More twists in the case of four soldiers accused of murdering two people and forming a terror group called FEAR.
The focus has turned to the mysterious death of alleged ringleader Isaac Aguigui's wife one year ago.
How Dierdre Aguigui, 24, who was five months pregnant, died is still a mystery, at least publicly.
In court Monday, soldier Michael Bennett, one of the suspects in the murders of Michael Roark and Tiffany York, mentioned he had seen one other murder before the two teenagers, but did not say who or where.
Was it Dierdre Aguigui who was murdered?
Criminal Investigation Command spokesman Chris Grey would not say Isaac Aguigui is a suspect in his wife's death, but they do say the investigation is ongoing. It has been more than a year since Dierdre, who was also a soldier at Fort Stewart, was found dead in the couple's Hinesville home.
The more we learn about her husband, Isaac, the more complex and disturbing this case seems to become as C.I.D. spokesman Grey would not elaborate on how she died.
"That hasn't been released to the public at this point. I can confirm we have an open investigation into the death of Ms. Aguigui and that investigation is continuing," Grey told WTOC by phone.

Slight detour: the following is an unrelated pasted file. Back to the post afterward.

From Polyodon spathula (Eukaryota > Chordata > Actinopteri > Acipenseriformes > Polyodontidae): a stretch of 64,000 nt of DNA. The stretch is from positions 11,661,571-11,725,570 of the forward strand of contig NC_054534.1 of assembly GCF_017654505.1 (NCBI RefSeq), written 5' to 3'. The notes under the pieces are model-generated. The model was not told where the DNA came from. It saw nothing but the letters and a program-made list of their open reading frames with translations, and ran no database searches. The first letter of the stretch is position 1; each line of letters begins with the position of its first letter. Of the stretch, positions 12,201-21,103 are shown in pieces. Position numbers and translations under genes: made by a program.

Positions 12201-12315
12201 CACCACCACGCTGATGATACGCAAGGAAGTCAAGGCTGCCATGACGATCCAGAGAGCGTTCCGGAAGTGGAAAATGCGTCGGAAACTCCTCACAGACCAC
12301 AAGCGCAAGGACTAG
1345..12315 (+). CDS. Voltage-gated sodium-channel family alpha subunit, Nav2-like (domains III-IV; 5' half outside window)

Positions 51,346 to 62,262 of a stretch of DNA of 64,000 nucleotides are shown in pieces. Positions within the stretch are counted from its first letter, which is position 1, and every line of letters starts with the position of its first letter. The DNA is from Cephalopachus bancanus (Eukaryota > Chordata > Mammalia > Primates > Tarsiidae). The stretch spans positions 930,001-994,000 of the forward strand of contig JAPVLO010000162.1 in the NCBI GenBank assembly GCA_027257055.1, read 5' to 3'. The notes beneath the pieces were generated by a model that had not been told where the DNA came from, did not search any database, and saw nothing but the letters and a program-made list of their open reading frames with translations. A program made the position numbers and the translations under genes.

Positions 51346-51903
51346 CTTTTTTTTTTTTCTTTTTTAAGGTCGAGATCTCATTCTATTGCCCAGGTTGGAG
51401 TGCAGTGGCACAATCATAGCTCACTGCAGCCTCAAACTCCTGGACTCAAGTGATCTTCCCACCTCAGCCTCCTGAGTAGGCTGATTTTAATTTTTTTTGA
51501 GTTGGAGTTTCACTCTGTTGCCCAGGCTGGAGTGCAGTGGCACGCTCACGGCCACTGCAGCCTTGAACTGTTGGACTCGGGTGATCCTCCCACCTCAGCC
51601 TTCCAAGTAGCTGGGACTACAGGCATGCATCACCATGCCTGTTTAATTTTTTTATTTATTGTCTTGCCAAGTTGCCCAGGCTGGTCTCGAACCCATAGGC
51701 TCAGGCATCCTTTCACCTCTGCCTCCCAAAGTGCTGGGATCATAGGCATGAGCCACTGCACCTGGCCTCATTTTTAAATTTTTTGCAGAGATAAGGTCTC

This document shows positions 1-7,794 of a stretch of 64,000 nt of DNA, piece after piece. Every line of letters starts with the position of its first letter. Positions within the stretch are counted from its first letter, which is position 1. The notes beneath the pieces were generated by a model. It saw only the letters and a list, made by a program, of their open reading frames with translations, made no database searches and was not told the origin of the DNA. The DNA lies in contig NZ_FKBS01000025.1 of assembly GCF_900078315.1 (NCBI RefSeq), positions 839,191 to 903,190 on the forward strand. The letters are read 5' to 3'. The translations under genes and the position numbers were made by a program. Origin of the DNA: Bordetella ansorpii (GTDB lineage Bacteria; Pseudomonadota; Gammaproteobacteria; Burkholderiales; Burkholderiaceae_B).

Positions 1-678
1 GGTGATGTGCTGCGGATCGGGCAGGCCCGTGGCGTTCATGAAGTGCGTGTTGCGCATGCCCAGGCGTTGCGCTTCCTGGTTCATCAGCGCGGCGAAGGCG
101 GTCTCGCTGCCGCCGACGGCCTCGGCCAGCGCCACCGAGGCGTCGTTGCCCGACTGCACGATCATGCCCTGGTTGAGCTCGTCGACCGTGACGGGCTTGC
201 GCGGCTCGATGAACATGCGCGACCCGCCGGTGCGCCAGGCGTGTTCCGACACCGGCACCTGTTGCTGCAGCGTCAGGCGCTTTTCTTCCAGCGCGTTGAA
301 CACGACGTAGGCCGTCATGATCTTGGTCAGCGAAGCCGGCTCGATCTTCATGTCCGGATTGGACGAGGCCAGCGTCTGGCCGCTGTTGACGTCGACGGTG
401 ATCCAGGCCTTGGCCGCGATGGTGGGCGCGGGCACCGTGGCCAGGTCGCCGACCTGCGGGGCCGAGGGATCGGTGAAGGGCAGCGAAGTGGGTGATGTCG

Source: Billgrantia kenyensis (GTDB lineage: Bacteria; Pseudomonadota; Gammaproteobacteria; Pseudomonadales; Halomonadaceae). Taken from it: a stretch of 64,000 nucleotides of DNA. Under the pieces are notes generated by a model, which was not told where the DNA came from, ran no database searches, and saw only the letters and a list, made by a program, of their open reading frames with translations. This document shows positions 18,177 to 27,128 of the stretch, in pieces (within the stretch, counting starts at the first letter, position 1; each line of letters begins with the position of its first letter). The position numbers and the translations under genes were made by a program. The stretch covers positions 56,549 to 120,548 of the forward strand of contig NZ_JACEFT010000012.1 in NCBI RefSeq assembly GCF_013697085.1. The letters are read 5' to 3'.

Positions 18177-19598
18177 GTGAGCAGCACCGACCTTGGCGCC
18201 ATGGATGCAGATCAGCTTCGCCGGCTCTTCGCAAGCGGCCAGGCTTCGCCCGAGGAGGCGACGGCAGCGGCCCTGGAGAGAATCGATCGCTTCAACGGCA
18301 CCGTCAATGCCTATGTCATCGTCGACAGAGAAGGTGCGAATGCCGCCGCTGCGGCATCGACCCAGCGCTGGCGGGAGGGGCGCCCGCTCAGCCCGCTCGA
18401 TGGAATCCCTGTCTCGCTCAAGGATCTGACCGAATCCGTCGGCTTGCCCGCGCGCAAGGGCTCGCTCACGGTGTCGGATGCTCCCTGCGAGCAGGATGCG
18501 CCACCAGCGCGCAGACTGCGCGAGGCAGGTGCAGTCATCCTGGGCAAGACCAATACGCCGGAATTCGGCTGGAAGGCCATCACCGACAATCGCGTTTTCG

Prosecutors in court say Isaac Aguigui, 19, used the money from the life insurance policy collected by his wife's death, $500,000, to fund his master plan of a militia group called FEAR, Forever Enduring Always Ready. $87,000 was used to buy and stockpile weapons.
Aguigui's wife was found dead on July 17 2011, just 12 days after her 24th birthday. Isaac Aguigui was never charged in the case.
Five months later, former soldier Michael Roark, 19, and his girlfriend of three months Tiffany York, 17, were found dead, shot to death in the woods in Long County.
One week later, Aguigui and three other soldiers were arrested for the murders. They were formally charged three months later on March 28, 2012.
This all leads to this week, where details of the terror plot and the FEAR group came to light. Grey says they are confident the group was small and no other members are free.
"We know who the perpetrators were in this case and related suspects and we don't believe there are any unknown subjects out there," Grey said.
The C.I.D. was very tight-lipped and short on specific details. They say they want to protect the integrity of the case as it moves through the courts.